The Inseparability of Gender Hierarchy, the Just War Tradition, and Authorizing War

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In this chapter, I am interested in the question of the authority of the just war tradition, particularly as it relates to a function of legitimating wars. Particularly, I explore whether the authority of just war tradition is net positive or net negative for international society, normatively or practically. To do this, I look at the gendered narratives of the just war tradition generally and the civilian immunity principle specifically (which I argue are intrinsically interlinked). This chapter, then, starts by identifying a fifth potential telos for just war theorizing in performativity. It then introduces a gender-based approach to understanding just war theorizing, leading into a feminist critique of the non-combatant immunity principle. The next section links a feminist reading of the non-combatant immunity principle to the jus ad bellum deployment of the just war tradition. The chapter then lays out a roadmap for how to evaluate whether these gendered problems with the just war tradition are cosmetic and mutable or fundamental and immutable. I make the case that the gendered pathologies of the non-combatant immunity principle specifically and just war theorizing generally are inseparable both from the tradition and from its role in authorizing or legitimating war(s). Having made the case that, through gendered lenses, the just war tradition is a net liability, the conclusion of this chapter briefly explores potential alternative directions.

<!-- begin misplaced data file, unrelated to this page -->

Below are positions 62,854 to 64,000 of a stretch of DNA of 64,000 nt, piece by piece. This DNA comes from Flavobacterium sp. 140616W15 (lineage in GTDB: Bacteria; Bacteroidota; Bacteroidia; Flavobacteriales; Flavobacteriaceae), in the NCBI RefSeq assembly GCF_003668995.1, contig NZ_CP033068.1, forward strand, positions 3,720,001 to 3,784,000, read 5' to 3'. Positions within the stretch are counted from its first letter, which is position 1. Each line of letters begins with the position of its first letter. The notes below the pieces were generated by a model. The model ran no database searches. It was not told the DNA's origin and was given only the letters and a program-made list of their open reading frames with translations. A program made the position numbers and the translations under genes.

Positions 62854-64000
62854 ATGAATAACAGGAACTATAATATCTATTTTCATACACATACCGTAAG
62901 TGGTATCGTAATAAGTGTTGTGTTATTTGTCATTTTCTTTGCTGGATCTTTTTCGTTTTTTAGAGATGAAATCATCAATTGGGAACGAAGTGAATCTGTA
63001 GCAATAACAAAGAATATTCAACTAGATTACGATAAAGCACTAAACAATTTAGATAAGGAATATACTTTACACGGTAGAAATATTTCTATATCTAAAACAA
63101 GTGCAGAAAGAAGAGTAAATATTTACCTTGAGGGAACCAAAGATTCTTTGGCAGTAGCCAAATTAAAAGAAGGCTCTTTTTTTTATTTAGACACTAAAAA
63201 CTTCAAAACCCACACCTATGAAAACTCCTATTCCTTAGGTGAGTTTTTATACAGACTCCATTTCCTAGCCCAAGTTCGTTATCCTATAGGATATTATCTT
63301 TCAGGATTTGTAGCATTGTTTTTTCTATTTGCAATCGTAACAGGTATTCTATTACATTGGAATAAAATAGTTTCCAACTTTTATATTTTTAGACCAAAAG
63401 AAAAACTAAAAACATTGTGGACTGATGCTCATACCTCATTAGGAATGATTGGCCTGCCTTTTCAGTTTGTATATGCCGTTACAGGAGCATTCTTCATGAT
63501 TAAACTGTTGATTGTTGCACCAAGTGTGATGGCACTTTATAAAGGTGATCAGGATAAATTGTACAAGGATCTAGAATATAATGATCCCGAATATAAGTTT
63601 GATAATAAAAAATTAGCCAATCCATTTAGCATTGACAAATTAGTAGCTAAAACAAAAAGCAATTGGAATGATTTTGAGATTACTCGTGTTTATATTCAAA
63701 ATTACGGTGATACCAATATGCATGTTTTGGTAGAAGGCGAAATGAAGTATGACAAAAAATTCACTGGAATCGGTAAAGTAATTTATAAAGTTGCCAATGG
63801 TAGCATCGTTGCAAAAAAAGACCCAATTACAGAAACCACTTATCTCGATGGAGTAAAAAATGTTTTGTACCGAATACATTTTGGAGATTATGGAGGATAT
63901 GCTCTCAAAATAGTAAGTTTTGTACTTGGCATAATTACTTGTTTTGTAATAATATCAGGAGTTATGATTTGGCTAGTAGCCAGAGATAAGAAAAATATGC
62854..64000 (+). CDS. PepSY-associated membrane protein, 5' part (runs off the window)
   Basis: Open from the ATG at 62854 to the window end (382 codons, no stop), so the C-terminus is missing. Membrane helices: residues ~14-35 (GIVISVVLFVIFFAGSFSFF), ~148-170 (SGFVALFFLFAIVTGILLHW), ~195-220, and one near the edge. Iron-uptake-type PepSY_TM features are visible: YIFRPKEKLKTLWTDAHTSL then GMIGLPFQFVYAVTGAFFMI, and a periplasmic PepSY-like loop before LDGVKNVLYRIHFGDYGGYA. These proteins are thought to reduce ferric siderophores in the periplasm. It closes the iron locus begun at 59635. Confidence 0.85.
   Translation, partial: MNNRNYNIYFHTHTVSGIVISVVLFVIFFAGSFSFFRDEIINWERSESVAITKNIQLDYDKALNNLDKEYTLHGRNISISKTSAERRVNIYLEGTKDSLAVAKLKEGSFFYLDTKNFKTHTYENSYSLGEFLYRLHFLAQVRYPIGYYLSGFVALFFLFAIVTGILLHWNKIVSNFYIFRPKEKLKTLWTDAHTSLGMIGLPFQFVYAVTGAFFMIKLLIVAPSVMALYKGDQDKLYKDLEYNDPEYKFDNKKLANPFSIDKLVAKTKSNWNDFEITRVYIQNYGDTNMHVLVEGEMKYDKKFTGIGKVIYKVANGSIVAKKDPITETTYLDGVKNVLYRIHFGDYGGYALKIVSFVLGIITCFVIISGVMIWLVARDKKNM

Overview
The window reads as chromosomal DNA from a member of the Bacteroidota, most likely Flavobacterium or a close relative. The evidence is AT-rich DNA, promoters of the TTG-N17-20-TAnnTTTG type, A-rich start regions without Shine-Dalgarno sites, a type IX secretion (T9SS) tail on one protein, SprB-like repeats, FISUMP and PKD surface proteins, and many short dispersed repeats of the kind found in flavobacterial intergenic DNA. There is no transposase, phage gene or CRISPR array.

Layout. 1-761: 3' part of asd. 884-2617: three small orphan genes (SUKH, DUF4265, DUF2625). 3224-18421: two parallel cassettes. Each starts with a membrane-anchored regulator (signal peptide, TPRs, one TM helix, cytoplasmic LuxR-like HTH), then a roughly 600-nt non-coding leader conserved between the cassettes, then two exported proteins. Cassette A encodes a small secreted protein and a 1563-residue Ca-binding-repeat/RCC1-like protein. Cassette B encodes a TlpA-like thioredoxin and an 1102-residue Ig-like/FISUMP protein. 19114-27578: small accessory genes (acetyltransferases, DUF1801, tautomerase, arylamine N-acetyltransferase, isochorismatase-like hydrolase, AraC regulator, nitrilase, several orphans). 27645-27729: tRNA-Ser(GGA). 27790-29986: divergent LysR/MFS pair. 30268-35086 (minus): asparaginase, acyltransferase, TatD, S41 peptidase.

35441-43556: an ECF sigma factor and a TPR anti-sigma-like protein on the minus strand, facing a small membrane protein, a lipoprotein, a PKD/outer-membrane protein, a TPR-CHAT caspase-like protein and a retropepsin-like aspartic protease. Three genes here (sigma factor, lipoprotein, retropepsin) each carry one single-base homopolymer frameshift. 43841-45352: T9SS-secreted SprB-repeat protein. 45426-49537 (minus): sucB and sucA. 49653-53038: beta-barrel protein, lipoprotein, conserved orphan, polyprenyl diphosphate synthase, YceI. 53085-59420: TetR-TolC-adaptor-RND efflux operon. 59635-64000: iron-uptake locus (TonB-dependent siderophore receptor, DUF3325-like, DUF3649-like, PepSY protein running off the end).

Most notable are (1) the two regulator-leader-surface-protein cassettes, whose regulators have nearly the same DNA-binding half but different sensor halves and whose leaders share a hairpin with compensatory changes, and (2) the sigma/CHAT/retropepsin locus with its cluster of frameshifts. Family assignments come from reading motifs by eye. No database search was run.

Original languageEnglish
Title of host publicationJust War
Subtitle of host publicationAuthority, Tradition, and Practice
EditorsAnthony F Lang Jr, Cian O'Driscoll, John Williams
Place of PublicationWashington, DC
PublisherGeorgetown University Press
Number of pages16
ISBN (Print)9781589019966
Publication statusPublished - 28 Nov 2013


  • gender
  • gender hierarchy
  • just war
  • feminism
  • feminist security studies
  • feminist IR

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